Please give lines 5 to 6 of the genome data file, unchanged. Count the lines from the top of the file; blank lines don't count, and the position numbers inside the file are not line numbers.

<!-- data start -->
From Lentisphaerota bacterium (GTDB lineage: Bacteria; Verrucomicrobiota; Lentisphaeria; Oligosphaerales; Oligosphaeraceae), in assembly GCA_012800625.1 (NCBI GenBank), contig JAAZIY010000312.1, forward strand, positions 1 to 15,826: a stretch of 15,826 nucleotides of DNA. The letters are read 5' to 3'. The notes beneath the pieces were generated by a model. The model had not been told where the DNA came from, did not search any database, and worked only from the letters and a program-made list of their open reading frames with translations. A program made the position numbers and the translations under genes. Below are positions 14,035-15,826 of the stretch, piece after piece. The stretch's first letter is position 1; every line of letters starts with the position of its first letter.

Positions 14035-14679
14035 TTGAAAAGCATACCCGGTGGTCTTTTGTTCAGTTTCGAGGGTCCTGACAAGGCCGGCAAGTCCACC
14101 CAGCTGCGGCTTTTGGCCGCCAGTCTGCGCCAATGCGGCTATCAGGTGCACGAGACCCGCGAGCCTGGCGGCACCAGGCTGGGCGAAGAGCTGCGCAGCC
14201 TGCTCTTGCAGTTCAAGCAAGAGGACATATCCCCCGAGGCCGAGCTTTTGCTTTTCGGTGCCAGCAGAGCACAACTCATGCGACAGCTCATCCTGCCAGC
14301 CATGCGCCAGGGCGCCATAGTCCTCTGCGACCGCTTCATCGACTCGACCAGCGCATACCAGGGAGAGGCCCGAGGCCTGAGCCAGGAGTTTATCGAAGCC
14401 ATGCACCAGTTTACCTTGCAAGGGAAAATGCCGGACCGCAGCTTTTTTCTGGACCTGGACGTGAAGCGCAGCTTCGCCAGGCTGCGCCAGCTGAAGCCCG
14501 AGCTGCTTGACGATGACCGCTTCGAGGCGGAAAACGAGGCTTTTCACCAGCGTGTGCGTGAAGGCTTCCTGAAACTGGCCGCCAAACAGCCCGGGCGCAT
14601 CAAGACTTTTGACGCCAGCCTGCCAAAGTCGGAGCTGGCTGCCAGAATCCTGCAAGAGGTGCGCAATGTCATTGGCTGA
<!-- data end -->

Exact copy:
14201 TGCTCTTGCAGTTCAAGCAAGAGGACATATCCCCCGAGGCCGAGCTTTTGCTTTTCGGTGCCAGCAGAGCACAACTCATGCGACAGCTCATCCTGCCAGC
14301 CATGCGCCAGGGCGCCATAGTCCTCTGCGACCGCTTCATCGACTCGACCAGCGCATACCAGGGAGAGGCCCGAGGCCTGAGCCAGGAGTTTATCGAAGCC